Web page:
The role of dysregulated glucagon secretion in type 2 diabetes.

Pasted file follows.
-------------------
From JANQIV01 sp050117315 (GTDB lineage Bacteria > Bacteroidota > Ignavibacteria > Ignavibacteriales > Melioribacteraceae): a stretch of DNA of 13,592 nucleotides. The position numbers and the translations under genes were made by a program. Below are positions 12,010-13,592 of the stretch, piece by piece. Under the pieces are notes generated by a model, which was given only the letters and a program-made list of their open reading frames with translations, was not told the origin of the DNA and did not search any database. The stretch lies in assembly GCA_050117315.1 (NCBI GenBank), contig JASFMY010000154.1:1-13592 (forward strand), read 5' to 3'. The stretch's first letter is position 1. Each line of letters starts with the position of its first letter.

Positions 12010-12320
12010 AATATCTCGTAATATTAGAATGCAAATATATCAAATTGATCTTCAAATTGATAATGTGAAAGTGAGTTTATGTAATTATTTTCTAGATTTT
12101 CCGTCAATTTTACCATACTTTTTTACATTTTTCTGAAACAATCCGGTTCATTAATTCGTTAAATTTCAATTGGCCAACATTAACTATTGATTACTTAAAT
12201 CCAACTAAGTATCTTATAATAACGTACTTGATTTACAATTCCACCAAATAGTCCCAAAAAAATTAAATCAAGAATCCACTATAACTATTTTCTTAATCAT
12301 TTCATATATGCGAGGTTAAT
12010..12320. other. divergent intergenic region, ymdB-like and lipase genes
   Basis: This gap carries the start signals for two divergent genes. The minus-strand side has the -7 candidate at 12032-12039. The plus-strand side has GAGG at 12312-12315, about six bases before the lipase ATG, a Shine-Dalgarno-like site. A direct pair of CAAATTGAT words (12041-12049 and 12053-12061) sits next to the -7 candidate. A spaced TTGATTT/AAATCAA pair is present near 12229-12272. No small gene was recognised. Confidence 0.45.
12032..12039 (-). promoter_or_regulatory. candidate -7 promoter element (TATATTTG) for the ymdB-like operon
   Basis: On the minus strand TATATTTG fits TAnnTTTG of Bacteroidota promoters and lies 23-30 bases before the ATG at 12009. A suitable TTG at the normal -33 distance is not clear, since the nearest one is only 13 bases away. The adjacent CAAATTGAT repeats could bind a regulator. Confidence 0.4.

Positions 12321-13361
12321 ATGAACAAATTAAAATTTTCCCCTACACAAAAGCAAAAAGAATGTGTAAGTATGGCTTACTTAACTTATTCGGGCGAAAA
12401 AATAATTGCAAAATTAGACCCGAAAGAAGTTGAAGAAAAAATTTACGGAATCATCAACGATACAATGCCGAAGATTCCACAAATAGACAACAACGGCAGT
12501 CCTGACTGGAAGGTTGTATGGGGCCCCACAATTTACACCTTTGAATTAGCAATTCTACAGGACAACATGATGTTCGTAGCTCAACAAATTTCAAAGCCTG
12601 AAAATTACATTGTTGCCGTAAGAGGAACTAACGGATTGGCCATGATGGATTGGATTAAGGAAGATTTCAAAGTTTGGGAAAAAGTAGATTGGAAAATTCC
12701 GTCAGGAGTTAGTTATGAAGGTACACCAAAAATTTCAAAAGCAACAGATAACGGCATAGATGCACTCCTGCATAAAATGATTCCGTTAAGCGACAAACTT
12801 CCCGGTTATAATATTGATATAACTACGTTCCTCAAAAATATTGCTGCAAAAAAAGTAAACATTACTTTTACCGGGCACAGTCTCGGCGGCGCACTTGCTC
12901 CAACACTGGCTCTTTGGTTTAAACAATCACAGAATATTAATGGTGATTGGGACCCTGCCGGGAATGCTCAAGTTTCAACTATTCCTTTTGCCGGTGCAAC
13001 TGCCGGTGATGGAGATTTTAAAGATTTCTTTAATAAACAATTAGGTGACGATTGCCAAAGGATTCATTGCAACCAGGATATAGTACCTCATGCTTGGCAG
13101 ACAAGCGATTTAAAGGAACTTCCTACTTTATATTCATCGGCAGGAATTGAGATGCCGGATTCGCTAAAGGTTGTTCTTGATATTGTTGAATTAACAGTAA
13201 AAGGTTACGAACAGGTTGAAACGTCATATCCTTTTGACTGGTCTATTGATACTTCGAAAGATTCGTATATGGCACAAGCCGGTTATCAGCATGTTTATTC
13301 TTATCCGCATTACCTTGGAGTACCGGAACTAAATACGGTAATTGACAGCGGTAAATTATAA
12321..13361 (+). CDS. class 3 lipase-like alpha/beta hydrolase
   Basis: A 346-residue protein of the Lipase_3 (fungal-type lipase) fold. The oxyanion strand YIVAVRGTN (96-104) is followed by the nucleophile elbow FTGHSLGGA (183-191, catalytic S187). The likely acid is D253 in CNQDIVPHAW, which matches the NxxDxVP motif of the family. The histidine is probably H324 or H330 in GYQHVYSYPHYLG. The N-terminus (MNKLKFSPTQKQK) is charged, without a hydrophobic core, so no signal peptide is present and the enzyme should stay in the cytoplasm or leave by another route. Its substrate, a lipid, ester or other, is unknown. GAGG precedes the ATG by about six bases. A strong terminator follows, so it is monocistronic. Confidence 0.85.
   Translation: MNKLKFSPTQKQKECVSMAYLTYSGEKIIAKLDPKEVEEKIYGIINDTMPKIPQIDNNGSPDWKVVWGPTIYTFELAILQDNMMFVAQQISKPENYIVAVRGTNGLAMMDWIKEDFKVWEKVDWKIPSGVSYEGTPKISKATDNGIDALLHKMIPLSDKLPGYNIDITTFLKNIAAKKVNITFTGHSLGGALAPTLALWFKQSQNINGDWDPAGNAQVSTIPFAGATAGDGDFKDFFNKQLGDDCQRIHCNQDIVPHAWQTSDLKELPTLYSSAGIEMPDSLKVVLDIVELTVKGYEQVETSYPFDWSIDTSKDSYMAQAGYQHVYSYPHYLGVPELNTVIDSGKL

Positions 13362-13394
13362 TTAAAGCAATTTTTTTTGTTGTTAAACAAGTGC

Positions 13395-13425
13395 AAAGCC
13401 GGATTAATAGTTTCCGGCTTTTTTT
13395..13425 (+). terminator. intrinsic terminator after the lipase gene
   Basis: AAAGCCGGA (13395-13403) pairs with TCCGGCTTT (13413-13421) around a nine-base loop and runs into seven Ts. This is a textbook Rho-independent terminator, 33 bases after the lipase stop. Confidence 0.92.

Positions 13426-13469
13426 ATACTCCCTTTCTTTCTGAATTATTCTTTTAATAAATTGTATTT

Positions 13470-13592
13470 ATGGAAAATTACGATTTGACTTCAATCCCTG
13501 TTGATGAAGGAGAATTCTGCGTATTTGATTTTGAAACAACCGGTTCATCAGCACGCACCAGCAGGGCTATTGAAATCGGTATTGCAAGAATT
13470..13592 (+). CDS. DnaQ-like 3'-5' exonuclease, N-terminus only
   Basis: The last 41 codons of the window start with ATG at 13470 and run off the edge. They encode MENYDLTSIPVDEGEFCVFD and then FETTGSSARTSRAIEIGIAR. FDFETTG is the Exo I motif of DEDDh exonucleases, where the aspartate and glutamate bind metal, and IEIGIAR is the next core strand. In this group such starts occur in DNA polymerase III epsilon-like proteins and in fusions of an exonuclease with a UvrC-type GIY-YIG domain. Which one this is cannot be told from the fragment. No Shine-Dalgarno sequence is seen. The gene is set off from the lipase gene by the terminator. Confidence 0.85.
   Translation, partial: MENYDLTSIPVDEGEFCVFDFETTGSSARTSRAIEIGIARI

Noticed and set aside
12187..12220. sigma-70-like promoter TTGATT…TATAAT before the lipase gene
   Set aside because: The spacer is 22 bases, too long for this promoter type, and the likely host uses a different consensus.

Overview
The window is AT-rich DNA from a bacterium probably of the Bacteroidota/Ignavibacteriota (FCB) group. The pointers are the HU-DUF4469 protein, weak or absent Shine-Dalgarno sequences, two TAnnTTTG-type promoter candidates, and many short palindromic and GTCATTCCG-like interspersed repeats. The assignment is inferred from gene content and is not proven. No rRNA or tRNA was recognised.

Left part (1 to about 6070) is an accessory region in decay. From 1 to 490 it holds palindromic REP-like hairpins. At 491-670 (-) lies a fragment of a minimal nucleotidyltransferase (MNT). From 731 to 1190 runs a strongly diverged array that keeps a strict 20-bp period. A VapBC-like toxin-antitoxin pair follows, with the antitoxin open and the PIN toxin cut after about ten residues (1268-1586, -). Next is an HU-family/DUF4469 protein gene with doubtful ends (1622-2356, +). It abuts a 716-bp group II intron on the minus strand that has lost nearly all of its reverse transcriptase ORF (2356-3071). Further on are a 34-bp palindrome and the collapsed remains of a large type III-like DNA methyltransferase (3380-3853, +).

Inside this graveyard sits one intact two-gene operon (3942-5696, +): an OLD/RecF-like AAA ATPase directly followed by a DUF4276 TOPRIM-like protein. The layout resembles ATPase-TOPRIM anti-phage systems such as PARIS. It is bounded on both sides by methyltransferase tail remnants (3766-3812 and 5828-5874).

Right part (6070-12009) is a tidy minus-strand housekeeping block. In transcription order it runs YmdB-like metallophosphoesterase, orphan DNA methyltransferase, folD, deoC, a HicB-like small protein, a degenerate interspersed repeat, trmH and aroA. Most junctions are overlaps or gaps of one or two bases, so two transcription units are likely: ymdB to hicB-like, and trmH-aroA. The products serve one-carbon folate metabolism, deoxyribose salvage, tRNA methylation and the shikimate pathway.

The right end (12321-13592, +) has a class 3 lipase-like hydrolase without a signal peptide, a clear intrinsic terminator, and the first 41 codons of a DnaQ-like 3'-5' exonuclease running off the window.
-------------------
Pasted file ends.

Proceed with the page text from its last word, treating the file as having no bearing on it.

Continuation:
Excessive production of glucose by the liver contributes to fasting and postprandial hyperglycaemia, hallmarks of type 2 diabetes. A central feature of this pathologic response is insufficient hepatic insulin action, due to a combination of insulin resistance and impaired β-cell function. However, a case can be made that glucagon also plays a role in dysregulated hepatic glucose production and abnormal glucose homeostasis. Plasma glucagon concentrations are inappropriately elevated in diabetic individuals, and α-cell suppression by hyperglycaemia is blunted. Experimental evidence suggests that this contributes to greater rates of hepatic glucose production in the fasting state and attenuated reduction after meals. Recent studies in animal models indicate that reduction of glucagon action can have profound effects to mitigate hyperglycaemia even in the face of severe hypoinsulinaemia. While there are no specific treatments for diabetic patients yet available that act specifically on the glucagon signalling pathway, newer agents including glucagon-like peptide-1 (GLP-1) receptor agonists and dipeptidyl peptidase-4 (DPP-4) inhibitors reduce plasma glucagon and this is thought to contribute to their action to lower blood glucose. The α-cell and glucagon receptor remain tempting targets for novel diabetes treatments, but it is important to understand the magnitude of benefit new strategies would provide as preclinical models suggest that chronic interference with glucagon action could entail adverse effects as well.
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